Many African youths, beset by high rates of unemployment in their native countries, are apparently seeking to move to Dubai in the United Arab Emirates, rather than the promised lands of Western Europe, in search of jobs and opportunities.
Ugandan writer Joel Kibazo said he was surprised by the large number of Kenyans and other Africans he encountered while visiting Dubai, according to a BBC report.
“Dubai is one of those places where every nationality is represented among those who work in the emirate, but it is hard not to miss the fact that almost every African I saw and met is from Kenya,” Kibazo wrote. “They all had a similar tale: There were no job opportunities at home; the plan was to earn as much as possible in two to three years before returning home to start a business.”
Although Kenya has a relatively small population (42 million, far smaller than other African states like Nigeria and Ethiopia), its people are highly educated, ambitious and discouraged by very high jobless figures in their native country (40 percent as of 2008, according to the CIA/World Factbook).
The Standard Digital newspaper of Kenya reports that an estimated 40,000 Kenyan guest workers currently live in the UAE (which includes Dubai), primarily in the construction, hotel and travel industries. (Hundreds of Kenyans work at the Dubai International Airport alone.)
Still, other Kenyans toil as domestic workers, while a handful are affluent business people. “Life is very good in Dubai, much better than what I experienced in Kenya,” Eric Kariuki, a security guard from Nyeri, told the paper.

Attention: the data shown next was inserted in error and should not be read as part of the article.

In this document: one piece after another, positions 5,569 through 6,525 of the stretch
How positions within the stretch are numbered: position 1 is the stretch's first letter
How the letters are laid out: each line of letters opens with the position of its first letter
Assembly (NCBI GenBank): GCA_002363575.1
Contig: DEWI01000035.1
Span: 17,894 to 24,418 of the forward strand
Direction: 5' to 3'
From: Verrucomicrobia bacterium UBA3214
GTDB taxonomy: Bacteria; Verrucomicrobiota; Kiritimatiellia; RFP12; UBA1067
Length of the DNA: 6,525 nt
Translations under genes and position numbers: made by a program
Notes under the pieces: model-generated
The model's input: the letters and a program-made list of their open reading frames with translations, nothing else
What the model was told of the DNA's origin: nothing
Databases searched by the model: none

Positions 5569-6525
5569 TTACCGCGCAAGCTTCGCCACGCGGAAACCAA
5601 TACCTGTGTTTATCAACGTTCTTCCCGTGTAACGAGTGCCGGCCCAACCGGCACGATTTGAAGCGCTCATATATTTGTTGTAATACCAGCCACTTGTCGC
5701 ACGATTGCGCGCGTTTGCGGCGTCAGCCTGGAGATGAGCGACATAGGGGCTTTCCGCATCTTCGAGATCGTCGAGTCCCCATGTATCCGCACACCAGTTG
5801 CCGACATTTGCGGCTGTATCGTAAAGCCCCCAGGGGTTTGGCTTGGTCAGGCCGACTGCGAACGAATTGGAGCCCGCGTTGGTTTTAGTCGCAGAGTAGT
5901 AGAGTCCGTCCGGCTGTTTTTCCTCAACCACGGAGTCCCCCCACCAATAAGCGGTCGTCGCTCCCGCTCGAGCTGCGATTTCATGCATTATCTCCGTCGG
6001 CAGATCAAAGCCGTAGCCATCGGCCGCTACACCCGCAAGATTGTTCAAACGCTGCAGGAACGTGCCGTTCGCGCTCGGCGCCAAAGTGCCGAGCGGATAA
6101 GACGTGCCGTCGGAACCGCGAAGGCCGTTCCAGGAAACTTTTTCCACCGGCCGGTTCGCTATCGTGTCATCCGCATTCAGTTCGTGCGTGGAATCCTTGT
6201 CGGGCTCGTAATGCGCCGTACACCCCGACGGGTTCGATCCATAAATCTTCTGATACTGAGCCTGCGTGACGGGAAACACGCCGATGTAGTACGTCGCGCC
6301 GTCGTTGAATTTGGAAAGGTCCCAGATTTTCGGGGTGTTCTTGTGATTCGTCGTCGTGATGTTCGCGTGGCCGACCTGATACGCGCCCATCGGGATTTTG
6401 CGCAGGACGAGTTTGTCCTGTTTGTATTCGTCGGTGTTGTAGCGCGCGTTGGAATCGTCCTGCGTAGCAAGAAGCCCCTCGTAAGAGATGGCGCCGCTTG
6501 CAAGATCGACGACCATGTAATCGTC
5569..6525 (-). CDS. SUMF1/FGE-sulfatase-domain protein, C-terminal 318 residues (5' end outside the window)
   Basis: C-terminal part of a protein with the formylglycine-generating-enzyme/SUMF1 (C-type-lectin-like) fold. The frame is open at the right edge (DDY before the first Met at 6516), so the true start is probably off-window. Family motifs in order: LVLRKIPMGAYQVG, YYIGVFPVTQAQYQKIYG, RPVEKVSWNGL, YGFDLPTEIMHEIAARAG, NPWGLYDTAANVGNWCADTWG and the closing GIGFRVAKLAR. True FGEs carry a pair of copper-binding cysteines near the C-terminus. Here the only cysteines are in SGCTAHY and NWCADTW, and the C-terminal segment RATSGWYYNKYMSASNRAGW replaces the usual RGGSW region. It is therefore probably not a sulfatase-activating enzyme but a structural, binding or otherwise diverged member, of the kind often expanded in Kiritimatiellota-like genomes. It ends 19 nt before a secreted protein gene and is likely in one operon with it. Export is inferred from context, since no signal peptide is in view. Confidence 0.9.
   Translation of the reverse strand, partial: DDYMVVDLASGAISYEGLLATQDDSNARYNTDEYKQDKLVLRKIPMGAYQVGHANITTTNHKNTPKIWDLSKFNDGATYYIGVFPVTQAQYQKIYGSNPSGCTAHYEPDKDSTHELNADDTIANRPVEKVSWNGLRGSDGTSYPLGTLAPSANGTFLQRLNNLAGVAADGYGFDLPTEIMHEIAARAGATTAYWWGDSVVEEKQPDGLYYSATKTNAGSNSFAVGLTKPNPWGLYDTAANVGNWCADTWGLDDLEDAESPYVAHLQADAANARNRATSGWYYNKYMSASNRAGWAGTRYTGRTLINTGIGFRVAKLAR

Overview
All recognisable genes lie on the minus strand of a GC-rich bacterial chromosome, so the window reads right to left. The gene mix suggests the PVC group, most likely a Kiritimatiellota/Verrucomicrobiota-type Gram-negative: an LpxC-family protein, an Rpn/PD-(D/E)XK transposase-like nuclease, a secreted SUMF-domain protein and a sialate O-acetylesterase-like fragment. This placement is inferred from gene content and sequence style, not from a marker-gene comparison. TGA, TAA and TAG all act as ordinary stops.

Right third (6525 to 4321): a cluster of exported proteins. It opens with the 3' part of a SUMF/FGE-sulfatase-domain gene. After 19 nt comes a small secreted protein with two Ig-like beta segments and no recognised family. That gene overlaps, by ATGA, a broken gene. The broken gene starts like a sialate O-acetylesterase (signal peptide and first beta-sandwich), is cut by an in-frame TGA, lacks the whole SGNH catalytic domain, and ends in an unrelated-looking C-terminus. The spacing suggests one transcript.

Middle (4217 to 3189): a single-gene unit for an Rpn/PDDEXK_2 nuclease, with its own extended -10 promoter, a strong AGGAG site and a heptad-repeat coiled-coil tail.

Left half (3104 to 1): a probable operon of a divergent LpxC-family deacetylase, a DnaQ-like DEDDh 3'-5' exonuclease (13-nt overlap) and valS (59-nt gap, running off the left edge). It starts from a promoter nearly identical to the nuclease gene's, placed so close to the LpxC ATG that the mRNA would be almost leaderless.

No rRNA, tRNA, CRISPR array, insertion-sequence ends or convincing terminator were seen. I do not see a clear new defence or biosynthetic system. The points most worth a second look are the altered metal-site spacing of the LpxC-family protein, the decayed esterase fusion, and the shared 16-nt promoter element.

Indeed, Africans have now joined legions of workers from Asia, particularly India, Pakistan, Bangladesh, Sri Lanka and the Philippines, who have long established themselves in the UAE, and Dubai in particular, as part of the huge foreign worker population.
But Indians and Pakistanis far outnumber Africans -- they account for some two-thirds of Dubai’s entire population of a little more than 2 million.
However, despite Dubai’s riches, immigration laws make it difficult, if not impossible, for Africans and other foreign peoples to settle permanently. The right to stay in the emirate depends on having the continued sponsorship of one’s employers. In addition, low-wage workers are not allowed to bring their families with them.
Aaron Kilu, another Kenyan security guard, has lived in Dubai for almost six years. But he has no intention of settling. “I am here on a work visa and have to go back home at the end of my contract,” he told the Standard.
“I cannot stay here forever, because I have a family in Kenya. I want to get as much money as I can and then return to Kenya.”
According to the Savannah Recruitment Agencies Ltd., a Mombasa, Kenya, firm that helps Kenyan seeking jobs in the UAE, salaries in Dubai can range from 600 Dirhams ($164; 13,750 Kenyan shillings) per month for unskilled construction workers to up to 20,000 Dirhams ($5,400; 460,000 Kenyan shillings) for senior managers.
Savannah noted that, while these wages are much higher than what can be expected for comparable positions in Kenya, the cost of living, particularly for accommodations, is far higher in Dubai.
Palash has worked as a business journalist for 21 years in New York.